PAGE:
BBC Sport football


Related BBC sites

Page last updated at 16:42 GMT, Saturday, 20 February 2010

Notts County executive Rodwell finds 'staggering' debts

Notts County

Notts County chief executive Jim Rodwell says there is a 50/50 chance the club will go into administration with their debts now at £6m.

The Magpies face a winding up petition next week from HM Revenue & Customs over an unpaid tax bill of £324,000.

Rodwell told BBC Radio Nottingham: "I would say [administration] at the moment is probably 50/50.

"A decision will clearly have to be made at the beginning of next week with the winding-up petition on Wednesday."

The new owners have now uncovered debts totalling around £6m since taking over the Meadow Lane club and Rodwell admitted there could be another winding-up order served on the club.

A lot of people will wait for their money, people who are realistic and who want to see the football club survive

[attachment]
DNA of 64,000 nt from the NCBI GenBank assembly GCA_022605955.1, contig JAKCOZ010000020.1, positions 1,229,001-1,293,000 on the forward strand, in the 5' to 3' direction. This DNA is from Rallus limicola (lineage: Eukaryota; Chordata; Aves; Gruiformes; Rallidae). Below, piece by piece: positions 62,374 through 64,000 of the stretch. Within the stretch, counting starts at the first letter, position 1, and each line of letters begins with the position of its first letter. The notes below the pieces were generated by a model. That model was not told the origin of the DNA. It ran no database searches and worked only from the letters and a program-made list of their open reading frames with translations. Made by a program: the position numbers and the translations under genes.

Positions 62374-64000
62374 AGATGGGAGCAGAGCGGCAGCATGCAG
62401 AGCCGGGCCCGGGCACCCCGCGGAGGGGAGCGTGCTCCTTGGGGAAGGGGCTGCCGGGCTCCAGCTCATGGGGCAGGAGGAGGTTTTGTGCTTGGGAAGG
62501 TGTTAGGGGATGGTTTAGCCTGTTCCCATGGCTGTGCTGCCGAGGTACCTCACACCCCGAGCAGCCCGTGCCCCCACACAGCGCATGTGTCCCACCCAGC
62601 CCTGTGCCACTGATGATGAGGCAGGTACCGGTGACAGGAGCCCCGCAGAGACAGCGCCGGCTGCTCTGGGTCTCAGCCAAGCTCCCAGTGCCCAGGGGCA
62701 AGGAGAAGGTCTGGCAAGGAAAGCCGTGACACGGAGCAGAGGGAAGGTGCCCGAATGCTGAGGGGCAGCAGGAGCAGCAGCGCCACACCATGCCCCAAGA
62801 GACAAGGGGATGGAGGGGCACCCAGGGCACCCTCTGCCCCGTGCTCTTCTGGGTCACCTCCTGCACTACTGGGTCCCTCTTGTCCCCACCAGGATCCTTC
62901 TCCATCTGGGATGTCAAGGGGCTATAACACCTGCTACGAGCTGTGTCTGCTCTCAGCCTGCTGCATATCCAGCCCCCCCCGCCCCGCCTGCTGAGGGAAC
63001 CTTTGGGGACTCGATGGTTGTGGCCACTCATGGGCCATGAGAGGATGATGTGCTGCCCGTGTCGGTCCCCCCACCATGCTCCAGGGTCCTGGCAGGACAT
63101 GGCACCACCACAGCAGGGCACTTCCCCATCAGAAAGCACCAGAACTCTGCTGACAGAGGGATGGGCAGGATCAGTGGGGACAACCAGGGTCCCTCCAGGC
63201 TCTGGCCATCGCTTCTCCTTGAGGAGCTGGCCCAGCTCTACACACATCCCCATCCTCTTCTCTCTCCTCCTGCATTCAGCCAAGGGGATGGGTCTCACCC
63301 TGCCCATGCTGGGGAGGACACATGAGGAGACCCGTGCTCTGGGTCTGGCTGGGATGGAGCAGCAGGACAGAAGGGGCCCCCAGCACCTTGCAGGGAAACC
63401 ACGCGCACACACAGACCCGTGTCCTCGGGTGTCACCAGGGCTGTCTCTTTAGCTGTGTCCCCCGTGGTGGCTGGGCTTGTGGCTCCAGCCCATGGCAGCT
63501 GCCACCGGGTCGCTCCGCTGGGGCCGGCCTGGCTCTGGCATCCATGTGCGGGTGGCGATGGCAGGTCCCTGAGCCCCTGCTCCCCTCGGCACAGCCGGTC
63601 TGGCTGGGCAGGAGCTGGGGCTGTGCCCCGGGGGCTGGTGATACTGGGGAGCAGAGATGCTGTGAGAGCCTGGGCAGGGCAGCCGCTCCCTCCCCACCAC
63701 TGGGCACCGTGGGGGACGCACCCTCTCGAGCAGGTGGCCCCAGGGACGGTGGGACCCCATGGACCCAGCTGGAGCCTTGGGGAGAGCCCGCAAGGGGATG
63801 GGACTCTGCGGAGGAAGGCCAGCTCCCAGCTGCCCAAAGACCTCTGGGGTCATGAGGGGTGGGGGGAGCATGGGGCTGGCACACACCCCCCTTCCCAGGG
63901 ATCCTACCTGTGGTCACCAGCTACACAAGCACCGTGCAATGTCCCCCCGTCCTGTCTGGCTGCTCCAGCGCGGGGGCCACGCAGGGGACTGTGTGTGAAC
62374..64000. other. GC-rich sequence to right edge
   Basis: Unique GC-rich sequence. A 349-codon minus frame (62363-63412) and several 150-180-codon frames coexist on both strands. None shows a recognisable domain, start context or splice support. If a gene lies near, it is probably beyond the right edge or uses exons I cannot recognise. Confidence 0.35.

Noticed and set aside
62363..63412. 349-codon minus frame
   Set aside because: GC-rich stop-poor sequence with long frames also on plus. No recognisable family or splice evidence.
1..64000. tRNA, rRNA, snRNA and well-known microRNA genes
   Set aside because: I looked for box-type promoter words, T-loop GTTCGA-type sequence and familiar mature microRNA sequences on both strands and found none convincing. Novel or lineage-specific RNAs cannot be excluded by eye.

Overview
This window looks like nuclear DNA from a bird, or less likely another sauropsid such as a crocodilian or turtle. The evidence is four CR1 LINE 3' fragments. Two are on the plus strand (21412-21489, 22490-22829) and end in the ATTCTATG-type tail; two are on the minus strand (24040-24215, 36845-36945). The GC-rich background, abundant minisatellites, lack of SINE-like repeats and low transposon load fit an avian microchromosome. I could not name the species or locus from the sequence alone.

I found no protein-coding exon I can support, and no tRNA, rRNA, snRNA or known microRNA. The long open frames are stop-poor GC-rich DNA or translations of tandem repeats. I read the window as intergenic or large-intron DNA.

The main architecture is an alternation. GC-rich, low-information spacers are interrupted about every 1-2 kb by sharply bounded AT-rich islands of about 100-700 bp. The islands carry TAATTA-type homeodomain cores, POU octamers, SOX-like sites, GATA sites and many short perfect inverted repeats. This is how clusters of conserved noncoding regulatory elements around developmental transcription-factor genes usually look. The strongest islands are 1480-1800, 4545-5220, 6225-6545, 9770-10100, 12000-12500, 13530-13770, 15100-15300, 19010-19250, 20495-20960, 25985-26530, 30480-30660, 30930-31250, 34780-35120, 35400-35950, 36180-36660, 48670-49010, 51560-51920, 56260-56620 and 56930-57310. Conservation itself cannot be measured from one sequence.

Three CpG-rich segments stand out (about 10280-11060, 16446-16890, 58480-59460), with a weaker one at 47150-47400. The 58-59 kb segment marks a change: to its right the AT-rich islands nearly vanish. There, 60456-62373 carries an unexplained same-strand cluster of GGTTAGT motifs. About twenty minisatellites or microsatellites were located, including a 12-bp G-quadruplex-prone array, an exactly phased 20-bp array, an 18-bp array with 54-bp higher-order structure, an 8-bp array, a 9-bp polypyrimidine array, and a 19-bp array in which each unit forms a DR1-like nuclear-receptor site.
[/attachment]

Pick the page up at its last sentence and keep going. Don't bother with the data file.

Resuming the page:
Notts County chief executive Jim Rodwell

"The problem is not just that winding-up order, which in the grand scheme of things is for a relatively small amount.

"The problem is that you pay that and I think we'll find we'll have another winding-up order within 24 hours of paying that one," he said.

"Things happen on a daily basis, and people present you with bits and pieces for astronomical sums of money, for services you wouldn't necessarily associate with a League Two football club.

"It's staggering what we've found, there's even chauffeurs bills and we don't expect that type of invoice but we've got plenty.

"£6m is an astronomical amount of money for a football club to owe, but you would be amazed at the goodwill from a lot of the creditors.

"A lot of people will wait for their money, people who are realistic and who want to see the football club survive.

"You have got to understand that a lot of the people who have given their services to Notts County Football Club are supporters as well, they don't want to see the football club fail."

Print Sponsor


Sign in

BBC navigation

Copyright © 2017 BBC. The BBC is not responsible for the content of external sites. Read more.

This page is best viewed in an up-to-date web browser with style sheets (CSS) enabled. While you will be able to view the content of this page in your current browser, you will not be able to get the full visual experience. Please consider upgrading your browser software or enabling style sheets (CSS) if you are able to do so.